arson.com by Ed S.
Old-time radio programs
Greer sounds great on the radio
Greer took part in many radio broadcasts in the 1940's,
reprising some of her own movie roles and performing new
ones. She also appeared on a number of "variety" shows
on the radio, hosted by such stars as Edgar Bergen and
many of these broadcasts appear to be derived directly
from their movie version, as if the radio adapter had merely gone
through the movie's shooting script with a highlighting
marker. These copycat
versions include "Mrs. Miniver", "Random Harvest", and
But there are some exceptions.
"Goodbye, Mr. Chips"
This broadcast took place on
October 26, 1941, and costars Basil Rathbone as Mr.
Chipping. It was part of "Gulf Screen Guild Theatre"
hosted by Roger Pryor.
No highlighter was used here.
The production is wonderfully original.
The adapters (Charles Taswell and Hector Shevney (sp?))
have taken the "Kathy" portion of the original script
and re-arranged and compressed it to fit it into a
half-hour radio slot. They've done a brilliant job,
creating a version that is fresh and delightful to
listen to even if you've memorized the movie version.
Rathbone is a bit "softer" than Donat was in the movie, and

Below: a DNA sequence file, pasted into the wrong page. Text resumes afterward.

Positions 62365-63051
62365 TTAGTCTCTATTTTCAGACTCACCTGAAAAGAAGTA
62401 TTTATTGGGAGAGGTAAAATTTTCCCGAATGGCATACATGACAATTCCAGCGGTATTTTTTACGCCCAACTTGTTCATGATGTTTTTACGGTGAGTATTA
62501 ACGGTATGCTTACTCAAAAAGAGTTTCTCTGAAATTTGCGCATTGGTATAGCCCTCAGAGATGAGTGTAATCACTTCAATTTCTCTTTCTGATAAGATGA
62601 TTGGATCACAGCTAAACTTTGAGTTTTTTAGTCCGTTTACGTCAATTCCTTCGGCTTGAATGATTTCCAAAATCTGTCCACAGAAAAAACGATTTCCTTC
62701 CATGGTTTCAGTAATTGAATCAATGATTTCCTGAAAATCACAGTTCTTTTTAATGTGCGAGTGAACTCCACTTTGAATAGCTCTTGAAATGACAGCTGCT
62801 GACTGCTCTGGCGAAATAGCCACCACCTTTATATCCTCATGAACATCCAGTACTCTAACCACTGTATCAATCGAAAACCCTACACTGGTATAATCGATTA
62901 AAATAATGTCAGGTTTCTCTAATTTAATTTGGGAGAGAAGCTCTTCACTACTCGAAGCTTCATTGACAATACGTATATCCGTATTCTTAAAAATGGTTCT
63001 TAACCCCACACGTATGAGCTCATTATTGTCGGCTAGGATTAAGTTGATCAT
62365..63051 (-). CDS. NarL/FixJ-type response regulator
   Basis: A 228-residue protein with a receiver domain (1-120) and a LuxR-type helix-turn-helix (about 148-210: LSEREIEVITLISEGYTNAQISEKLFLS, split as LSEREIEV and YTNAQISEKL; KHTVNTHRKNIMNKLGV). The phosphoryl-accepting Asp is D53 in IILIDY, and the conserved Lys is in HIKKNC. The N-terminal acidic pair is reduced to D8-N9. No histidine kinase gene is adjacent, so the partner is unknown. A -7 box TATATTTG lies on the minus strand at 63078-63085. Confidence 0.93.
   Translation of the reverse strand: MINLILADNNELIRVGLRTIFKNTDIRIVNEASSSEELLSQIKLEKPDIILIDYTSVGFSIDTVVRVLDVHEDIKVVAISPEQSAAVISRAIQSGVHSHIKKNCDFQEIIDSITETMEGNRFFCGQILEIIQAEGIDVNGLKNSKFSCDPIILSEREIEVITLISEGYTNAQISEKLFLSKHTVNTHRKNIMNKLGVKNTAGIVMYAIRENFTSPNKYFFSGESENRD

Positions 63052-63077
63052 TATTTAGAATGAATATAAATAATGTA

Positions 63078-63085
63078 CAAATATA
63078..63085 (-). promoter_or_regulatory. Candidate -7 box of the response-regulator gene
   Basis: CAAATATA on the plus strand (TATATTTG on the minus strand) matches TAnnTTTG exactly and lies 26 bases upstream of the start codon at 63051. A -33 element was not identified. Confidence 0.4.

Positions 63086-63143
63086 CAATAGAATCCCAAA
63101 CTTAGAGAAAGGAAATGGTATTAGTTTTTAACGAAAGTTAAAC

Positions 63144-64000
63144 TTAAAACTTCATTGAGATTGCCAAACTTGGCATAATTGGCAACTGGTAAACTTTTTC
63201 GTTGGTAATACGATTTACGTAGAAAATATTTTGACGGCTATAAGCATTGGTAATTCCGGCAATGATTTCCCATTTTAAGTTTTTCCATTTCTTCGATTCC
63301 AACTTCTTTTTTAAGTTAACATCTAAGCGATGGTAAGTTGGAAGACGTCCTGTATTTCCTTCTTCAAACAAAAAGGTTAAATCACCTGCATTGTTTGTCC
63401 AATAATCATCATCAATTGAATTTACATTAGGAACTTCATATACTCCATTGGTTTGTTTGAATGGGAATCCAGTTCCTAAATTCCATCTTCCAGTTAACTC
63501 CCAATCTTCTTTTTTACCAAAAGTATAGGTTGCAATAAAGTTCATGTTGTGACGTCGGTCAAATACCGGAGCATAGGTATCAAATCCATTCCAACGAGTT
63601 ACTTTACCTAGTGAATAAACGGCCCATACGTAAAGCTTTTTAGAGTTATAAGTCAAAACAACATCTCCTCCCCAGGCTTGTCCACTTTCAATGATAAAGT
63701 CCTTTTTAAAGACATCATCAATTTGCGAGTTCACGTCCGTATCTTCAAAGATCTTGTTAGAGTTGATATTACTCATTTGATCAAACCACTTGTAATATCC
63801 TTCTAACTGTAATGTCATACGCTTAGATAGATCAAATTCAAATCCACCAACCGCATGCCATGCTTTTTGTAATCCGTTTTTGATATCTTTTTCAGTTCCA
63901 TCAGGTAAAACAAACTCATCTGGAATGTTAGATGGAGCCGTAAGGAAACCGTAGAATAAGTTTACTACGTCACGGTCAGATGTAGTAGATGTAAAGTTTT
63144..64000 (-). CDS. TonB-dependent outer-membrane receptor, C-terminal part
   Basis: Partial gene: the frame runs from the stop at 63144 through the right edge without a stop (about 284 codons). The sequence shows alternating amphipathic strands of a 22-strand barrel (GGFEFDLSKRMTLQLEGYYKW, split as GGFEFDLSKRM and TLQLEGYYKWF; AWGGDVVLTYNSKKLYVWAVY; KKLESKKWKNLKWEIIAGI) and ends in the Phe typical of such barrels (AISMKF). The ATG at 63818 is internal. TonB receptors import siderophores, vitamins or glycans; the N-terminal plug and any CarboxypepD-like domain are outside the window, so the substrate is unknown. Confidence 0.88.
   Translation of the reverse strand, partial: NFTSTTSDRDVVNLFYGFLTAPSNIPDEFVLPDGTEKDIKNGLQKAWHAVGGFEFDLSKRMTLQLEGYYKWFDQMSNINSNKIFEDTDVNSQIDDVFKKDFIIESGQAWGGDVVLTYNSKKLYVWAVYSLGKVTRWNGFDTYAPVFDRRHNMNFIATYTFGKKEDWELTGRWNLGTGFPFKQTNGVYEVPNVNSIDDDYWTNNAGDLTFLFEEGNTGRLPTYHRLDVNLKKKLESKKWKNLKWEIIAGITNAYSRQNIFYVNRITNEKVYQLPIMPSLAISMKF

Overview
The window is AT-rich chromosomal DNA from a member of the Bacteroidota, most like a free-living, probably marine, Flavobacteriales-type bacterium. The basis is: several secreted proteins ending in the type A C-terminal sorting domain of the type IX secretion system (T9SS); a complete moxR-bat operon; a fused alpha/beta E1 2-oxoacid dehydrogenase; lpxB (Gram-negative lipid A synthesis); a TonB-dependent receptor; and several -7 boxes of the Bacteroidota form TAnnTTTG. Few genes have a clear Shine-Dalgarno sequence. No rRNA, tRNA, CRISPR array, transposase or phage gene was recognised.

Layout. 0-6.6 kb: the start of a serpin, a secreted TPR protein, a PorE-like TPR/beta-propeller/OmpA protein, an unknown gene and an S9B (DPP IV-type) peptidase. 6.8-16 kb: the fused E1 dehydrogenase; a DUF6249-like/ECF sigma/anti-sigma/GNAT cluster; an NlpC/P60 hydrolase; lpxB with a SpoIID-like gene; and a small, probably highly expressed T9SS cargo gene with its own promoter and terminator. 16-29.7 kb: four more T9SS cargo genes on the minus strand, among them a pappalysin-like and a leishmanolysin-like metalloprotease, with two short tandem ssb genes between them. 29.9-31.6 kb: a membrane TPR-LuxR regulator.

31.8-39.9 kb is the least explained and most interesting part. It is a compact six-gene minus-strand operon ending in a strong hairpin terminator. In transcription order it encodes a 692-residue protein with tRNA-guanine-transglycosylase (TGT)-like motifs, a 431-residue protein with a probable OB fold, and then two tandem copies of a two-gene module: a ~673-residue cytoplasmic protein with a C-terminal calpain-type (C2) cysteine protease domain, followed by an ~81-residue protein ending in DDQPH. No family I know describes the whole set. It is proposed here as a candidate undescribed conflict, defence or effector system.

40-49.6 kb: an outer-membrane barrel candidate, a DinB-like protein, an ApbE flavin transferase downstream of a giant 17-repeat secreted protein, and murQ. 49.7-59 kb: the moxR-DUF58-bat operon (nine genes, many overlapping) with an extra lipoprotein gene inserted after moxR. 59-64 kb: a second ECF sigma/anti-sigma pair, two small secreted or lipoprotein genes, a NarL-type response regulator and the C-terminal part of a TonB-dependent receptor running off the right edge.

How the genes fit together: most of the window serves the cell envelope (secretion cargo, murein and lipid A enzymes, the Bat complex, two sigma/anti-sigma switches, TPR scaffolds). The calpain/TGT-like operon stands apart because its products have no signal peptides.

the radio-Kathy is a bit harder-edged, but this is well
This broadcast is from
February 8, 1944, costars Ronald Colman and was
written by Arch Oboler. Colman hosted a weekly series of
Tuesday broadcasts entitled "Everything for the Boys,"
meaning the boys that are fighting in the war.
You can't get much better than Greer and Ronnie.
I wasn't familiar with this story, so it's been a delight
to listen to it over and over again.
It was broadcast on the day after Greer received
an Oscar® nomination for "Madame Curie". It features
some excellent but anonymous character actors. The
woman playing "Katherine" has a very attractive voice
and the actor playing brother "Tom" is terrific.
"The African Queen"
Greer performs with Humphrey Bogart on December 15,
1952, and she is absolutely wonderful. She is
delightfully prim, the sound effects are great, and Zsa
Zsa Gabor hilariously mispronounces "delicate" during a
I would love to have seen Greer in the movie
This really is a fabulous production.
It's Bogey's show all the way, though: he knows
it like the back of his hand and elicits lots of laughs
from the studio audience. (He makes a few slips though.)
We get to hear commercials from the likes of Zsa Zsa
Gabor, and even Greer mentions Lux soap one time.
And Greer delivers some delicious "Oh"'s: after Bogey
tells her about the Louisa's six-pound guns, and
when he's explaining how the boiler leaks steam.
"My Favourite Wife"
This was broadcast on November 12, 1945,
and costars Greer's then-husband Richard Ney.
This is a very dated comedy, and I find it chiefly
amusing for the several moments when Greer utters a line
in an uncharacteristically sultry manner. (Hubba hubba,
as they used to say back then.) Mr. Ney has apparently
not yet mastered the concept of waiting for the studio
audience's laughter to subside before delivering his
This was broadcast on November 29, 1948, and costars Van
Heflin, who has a bit of a British accent.
This one is very good. Both Greer and Van are very
subdued and their characters are in obvious torment.